If the bariatric surgery office hadn’t made me wait for several months, I would have had part of my body removed. I was that desperate. I know people who think the surgery is heaven sent, and I am happy for them. Personally I think having part of your body removed because you can’t stop eating is nutty, but I was about to do it myself because I was entirely enslaved to food and saw no other way out. Desperation is not a strong enough word to describe my situation. I’m so grateful a nutritionist steered me down another route.
This is not about willpower. Whatever my compulsion is, it operates on a plane beyond the reach of human willpower. Many a time I would wake up to find a mess of wrappers or dirty dishes in the kitchen, with only the vaguest recollection of going down in the middle of the night in a virtual trance, prowling around in the fridge. There were more conscious behaviors too, like when I’d order fast food and make noises about buying for the whole family, when in fact it was all for me. I would go home and eat until I was numb and hate myself afterward. I even passed up social invitations I might have enjoyed, fearing my friends would see me at my worst if I couldn’t control my eating at the buffet table.
I related these embarrassing experiences at a meeting with people I’d never met before. I was surprised to hear myself revealing humiliating secrets to total strangers. But as I spoke, I realized I had no telltale anxiety, no fidgeting; I was at ease. There is something about the culture of Suppers that makes it possible to walk into a meeting and start speaking my truth. “I never met you before, but I feel safe already.” That sentence actually came out of my mouth – me, Ingrid, the closet everything.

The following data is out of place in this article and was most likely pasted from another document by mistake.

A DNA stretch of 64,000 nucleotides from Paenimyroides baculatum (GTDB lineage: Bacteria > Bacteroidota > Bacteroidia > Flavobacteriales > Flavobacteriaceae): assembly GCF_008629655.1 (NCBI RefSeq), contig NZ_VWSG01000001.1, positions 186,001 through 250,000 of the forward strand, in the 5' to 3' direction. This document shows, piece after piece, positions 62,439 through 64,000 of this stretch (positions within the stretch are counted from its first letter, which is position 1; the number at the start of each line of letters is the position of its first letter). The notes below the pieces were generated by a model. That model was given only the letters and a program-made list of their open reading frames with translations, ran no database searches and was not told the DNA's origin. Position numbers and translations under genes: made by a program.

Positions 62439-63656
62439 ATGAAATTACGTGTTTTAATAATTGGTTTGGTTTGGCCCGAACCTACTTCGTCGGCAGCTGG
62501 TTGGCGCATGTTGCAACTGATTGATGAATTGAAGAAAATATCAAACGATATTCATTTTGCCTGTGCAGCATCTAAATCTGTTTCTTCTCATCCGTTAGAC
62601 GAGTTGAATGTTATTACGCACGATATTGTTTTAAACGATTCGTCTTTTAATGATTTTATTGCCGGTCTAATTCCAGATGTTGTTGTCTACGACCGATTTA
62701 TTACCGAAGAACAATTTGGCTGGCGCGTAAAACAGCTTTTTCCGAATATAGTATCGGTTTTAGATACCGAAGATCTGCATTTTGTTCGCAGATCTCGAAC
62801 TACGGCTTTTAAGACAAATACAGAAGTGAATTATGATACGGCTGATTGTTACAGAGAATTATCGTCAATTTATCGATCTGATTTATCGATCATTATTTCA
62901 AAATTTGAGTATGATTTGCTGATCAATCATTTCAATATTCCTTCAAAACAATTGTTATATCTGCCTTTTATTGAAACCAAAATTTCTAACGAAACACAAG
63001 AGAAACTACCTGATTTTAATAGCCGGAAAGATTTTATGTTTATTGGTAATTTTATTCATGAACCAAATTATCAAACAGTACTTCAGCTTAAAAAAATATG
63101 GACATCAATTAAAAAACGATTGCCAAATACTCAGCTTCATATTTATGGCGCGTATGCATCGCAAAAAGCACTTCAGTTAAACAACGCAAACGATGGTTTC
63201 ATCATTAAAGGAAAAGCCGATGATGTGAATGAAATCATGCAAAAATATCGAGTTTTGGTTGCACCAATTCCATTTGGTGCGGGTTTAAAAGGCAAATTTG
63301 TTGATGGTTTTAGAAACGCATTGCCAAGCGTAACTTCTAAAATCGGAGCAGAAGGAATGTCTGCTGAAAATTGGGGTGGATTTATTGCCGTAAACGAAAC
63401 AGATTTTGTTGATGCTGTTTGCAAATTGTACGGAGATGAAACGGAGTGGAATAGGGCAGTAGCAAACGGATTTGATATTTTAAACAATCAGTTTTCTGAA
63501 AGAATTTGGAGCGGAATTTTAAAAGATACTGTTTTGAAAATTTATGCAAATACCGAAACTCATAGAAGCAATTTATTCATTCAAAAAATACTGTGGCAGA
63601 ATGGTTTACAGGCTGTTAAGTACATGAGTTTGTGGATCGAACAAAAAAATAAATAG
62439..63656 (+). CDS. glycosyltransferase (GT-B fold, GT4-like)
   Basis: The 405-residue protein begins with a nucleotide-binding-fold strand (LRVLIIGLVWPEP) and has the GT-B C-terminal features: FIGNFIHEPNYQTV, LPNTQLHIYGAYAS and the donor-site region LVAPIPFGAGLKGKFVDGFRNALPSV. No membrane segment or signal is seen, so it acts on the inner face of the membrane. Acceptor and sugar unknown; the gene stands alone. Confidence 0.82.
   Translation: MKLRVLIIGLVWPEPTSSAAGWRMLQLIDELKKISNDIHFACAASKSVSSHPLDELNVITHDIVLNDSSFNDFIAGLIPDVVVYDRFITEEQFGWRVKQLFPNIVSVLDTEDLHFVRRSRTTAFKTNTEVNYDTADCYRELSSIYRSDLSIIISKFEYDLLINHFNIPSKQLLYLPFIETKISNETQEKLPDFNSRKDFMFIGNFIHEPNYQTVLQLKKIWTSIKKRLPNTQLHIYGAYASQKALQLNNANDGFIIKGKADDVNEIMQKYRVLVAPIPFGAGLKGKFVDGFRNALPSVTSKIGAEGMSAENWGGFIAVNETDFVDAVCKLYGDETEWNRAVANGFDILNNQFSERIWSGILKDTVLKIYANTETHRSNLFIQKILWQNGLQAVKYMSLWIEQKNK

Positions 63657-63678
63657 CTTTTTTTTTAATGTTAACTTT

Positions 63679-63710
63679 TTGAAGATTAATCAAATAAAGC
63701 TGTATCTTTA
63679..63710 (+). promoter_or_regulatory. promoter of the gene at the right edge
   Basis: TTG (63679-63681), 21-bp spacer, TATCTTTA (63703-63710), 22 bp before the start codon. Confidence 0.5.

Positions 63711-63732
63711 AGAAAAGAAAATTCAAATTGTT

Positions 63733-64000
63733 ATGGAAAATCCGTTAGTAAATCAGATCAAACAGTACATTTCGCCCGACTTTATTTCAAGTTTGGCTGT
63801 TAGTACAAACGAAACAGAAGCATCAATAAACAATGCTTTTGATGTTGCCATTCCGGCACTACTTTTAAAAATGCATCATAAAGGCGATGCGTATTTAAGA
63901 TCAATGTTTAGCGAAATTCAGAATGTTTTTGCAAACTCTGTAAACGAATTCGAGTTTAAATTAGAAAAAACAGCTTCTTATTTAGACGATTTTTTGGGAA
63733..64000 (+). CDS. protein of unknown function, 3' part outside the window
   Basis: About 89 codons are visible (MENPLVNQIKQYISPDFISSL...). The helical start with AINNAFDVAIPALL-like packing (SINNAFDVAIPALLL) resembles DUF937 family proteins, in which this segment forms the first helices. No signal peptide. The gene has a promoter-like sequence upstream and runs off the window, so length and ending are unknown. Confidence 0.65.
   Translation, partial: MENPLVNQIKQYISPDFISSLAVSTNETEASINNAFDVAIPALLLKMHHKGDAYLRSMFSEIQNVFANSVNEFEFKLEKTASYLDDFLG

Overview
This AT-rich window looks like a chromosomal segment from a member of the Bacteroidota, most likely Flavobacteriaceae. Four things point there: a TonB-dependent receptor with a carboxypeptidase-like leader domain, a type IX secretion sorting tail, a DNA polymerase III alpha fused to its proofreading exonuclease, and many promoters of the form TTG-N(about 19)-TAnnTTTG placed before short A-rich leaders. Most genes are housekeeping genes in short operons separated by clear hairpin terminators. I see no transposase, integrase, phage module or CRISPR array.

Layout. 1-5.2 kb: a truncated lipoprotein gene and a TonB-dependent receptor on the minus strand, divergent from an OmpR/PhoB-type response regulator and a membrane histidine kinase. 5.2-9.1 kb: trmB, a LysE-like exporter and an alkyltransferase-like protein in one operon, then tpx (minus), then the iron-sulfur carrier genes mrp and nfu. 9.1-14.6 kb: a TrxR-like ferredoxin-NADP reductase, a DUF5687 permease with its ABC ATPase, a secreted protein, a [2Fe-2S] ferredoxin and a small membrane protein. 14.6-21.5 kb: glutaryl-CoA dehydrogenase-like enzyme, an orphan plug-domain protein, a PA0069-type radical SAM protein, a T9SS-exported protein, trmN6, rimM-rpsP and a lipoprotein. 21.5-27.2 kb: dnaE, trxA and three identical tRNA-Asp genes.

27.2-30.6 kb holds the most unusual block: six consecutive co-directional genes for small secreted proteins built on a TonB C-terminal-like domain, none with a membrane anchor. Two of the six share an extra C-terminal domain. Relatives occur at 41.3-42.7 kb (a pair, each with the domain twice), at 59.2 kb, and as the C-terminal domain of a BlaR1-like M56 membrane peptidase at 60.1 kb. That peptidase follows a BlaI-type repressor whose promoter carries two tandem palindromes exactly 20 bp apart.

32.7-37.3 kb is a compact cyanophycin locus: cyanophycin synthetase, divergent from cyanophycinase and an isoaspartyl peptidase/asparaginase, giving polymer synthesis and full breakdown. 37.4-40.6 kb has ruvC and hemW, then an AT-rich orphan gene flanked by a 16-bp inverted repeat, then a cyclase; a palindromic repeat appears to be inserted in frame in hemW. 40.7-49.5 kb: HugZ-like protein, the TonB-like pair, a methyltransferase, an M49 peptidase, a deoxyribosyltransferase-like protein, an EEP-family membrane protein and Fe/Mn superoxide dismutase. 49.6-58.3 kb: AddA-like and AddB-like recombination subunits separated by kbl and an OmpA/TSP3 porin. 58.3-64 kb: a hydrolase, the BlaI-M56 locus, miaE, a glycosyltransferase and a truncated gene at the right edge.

So many things clicked for me. After years of spending fortunes on diet programs that made me feel ashamed, this free alternative was making me feel peaceful and confident. I was going to be doing my own experiments, not squishing myself into somebody else’s protocol. My eating decisions would be about what I need, not what they are selling. I got it: what I needed was real food, not pre-packaged, nutritionally calculated, scientific food-like matter. Food.
In the first few meetings, it was plain that the missing link for me was accepting that the foods I binged on were the ones I was addicted to. I would have to do experiments to determine which treats I could enjoy in moderation and which ones I’d have to avoid totally, at least for a while, because they were triggers for binge eating. And the antidote was not lectures, weigh-ins, or talking about my relationship with food. The antidote was cooking together, eating together, talking together, with the emphasis on “together.” For me this is as much about the people as it is about the food. When I arrive at a meeting, without fail, the second I walk in the door I feel the warmth of family Thanksgiving.
I’ve been assured that as my body does its housekeeping, my mood and emotions will become brighter and brighter. In a few short weeks I feel the difference already. I leaned over to the woman next to me, “So am I feeling more emotionally at ease because the food is healing me or because I found a community of nonjudgmental friends?” “Who cares?” she said. “As long as it works.”
Yeah, who cares. There’s something very complete and satisfying about preparing a meal with a bunch of people and sitting down to eat it. Who cares if I’m responding to protein, carbohydrates, and fat or support, acceptance, and love. When somebody takes the time to buy my food, teach me how to prepare it, and light a candle for my evening meal, I start feeling fed long before the first spoonful of soup goes down.